These are the stories several women shared with me about what it feels like to be a woman of color at an Ivy League institution. I am not sharing these stories to say that these are the only important stories relevant to being a student at an Ivy League university. However, I do believe they highlight and share a common thread, which is similar to many college students nationwide: self-discovery. While we praise students of color for accomplishing such great academic feats, we must not forget about the personal journeys and experiences with academia, sexuality, mental health, class, race, gender, and self that will undoubtedly come next for them in their college journey. These women bring up issues that are important for all to consider when we think of what it means to be have a college education or be a college-educated woman. From the classroom, to the dorm room, to the inner-being, while not all negative, everything’s not always so pretty at the top.
Scroll through the pages, read and respect these women’s stories.
This week, female members of the Congressional Black Caucus (CBC) sent a letter to U.S. Department of Defense Secretary Chuck Hagel, asking him to revise the recently released Army Regulation 670-1, which featured updated standards for female grooming. AR 670-1 went into effect on March 31, and included a ban on certain hairstyles, such as two-strand twists and dreadlocks. Other styles, like cornrows and braids are permitted if they’re under 1/4-inch in diameter.
In their letter, the 16 congresswomen say that the regulations are “discriminatory” and “[target] soldiers who are women of color with little regard to what is needed to maintain their natural hair.” The letter comes at the tail end of a wave of criticism by soldiers and civilians who’ve voiced concern about the new standards. A petition on the White House’s wethepeople.org has garnered more than 15,000 signatures from people who want the regulations retracted. Sgt. Jasmine Jacobs, a Black woman who wears her hair in twists, created the petition on March 20 in order to protest the changes. She told the Army Times that she’s “kind of at a loss now with what to do with [her] hair.”
You can read the rest of the story at Essence.com.
I’m no financial analyst, but I want to offer you this piece of advice: If you don’t have stock in Tinder, I’d suggest you go get some. Tinder is a social app that basically allows you to scroll through thousands — if not millions — of men on Facebook, offer up a yay or nay based on their photo, and hope that your yay will be reciprocated with a yay on his part and you two will meet up, get married, live happily ever after, and have lots and lots of babies and grandbabies, yadda yadda yadda. Despite MN having written a guide to getting your Tinder on a little while ago, I hadn’t given the dating app a second thought — mostly because I still don’t believe in online dating, though I’ll write more about that later. Nevertheless, on three separate occasions this weekend I heard black women raving, yet mostly ranting, about the app as they sat around discussing two of their favorite topics: men and being single.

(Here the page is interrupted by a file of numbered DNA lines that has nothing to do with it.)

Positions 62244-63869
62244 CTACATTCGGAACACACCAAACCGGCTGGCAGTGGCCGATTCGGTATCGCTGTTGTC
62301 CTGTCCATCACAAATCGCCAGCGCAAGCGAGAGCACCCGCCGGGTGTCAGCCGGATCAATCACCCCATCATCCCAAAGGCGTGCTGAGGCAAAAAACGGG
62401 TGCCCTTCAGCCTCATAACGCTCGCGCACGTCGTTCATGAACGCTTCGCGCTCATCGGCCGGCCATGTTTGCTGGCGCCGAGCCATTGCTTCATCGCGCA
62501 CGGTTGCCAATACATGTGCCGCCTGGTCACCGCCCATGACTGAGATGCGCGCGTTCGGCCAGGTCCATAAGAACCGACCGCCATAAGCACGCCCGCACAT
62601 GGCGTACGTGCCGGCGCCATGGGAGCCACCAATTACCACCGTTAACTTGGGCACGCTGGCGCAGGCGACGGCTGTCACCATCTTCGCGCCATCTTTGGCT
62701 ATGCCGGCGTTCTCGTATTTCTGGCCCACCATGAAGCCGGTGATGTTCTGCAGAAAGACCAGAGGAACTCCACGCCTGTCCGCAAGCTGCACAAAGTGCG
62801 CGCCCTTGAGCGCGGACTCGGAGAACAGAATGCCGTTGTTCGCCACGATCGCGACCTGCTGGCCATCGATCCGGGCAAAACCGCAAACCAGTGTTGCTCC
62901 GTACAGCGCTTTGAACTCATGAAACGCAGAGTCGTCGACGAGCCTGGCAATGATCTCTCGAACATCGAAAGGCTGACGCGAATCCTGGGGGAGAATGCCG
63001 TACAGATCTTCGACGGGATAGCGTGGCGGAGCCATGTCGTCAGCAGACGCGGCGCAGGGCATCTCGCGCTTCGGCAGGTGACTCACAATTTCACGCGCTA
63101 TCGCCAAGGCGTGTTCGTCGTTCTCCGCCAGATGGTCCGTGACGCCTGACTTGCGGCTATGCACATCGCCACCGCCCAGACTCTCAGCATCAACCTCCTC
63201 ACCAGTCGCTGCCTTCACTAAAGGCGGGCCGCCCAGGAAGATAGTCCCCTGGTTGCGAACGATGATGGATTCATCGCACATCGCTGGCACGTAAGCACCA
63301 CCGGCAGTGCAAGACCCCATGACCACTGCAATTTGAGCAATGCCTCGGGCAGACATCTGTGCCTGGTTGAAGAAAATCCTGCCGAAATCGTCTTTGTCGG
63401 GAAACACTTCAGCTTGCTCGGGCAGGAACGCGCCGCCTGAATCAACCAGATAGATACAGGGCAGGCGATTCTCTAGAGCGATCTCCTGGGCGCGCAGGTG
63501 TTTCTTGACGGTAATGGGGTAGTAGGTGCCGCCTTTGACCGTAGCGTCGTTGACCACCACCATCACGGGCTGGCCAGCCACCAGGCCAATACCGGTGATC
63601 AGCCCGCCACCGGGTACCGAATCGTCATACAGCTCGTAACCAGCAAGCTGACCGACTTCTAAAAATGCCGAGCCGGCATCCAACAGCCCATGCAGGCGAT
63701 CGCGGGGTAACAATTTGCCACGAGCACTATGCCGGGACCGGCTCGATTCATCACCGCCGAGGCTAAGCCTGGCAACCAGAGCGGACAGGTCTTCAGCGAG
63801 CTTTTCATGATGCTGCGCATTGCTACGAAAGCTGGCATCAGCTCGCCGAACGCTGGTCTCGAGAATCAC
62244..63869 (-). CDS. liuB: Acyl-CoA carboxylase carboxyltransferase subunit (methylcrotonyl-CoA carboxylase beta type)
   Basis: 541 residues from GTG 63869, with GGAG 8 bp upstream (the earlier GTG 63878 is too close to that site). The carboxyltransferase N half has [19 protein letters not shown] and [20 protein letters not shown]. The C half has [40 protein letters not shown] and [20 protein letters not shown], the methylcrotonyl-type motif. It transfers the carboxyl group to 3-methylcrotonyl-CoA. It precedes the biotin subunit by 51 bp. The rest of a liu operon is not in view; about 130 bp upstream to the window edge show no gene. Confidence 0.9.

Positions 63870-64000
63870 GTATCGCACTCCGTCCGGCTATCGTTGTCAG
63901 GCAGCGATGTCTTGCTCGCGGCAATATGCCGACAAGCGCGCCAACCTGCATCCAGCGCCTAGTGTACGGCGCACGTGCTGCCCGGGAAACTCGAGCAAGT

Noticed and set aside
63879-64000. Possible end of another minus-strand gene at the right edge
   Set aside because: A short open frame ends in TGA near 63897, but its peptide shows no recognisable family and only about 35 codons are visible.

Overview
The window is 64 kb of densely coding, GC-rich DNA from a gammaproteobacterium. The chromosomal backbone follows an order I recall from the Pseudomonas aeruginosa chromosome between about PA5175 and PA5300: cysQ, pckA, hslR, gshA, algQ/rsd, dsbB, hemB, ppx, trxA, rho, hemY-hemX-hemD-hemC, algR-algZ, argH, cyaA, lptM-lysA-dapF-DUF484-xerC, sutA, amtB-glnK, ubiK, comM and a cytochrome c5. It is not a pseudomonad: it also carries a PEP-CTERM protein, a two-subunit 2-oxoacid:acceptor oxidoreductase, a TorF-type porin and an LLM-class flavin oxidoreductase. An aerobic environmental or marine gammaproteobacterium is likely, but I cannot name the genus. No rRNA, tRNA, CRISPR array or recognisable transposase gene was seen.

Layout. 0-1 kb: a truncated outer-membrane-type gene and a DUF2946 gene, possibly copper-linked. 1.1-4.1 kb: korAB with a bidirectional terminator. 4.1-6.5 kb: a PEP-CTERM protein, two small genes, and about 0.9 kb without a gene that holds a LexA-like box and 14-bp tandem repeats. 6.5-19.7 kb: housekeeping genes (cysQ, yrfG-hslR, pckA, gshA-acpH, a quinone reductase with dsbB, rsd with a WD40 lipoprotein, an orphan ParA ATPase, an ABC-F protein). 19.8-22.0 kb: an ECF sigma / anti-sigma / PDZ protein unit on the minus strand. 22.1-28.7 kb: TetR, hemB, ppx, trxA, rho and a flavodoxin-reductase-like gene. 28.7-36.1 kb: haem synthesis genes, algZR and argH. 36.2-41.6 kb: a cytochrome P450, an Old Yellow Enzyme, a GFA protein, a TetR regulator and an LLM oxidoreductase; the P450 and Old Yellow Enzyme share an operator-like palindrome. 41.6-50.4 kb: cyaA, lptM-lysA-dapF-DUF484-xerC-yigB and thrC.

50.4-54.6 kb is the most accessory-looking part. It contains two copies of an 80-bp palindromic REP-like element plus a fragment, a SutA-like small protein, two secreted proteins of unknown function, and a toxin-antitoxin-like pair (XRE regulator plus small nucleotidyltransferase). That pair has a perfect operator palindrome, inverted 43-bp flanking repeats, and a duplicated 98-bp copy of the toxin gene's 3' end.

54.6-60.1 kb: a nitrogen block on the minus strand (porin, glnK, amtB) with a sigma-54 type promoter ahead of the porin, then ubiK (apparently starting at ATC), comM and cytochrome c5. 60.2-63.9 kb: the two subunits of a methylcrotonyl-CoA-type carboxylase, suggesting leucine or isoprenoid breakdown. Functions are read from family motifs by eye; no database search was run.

It all started Friday night when I went with a co-worker and her friend for drinks. Once we finished mulling over the menu and griping about work, the conversation turned to dating with the friend asking me whether I was single. I don’t know why that question annoys me. OK, yes I do. It’s because I am single and one day I want to be able to answer that question with a “no” and for years I’ve been responding with a “yes.” But also for a person like me who only shares my innermost thoughts in articles as opposed to ladies’ gatherings, I find that question to be rather intrusive because there’s no way you’re getting off the hook with a simple “no.” The follow-ups always run along the lines of “why?” “Are you putting yourself out there?” and my least favorite question,”Have you tried online dating?” And those just aren’t discussions I’m trying to have with women I barely know.
But low and behold I found myself engaging in that same tired dialogue Friday night and the first half of Saturday at a media brunch where, as soon as I walked in the door, ladies were gathered around griping about Tinder and whether they should keep their profiles on the app or be done with those men. I resorted to my favorite tactic in these situations, which is asking the other person so many questions about their life that they have no time to ask me any. But by the time the brunch was over and I hopped on the subway with another attendee and she asked, “so what’s going on with your dating life?” I proceeded to tell her nothing and said, “I’m sorry but I cannot sit through another conversation with a bunch of black women about being single. I just can’t.”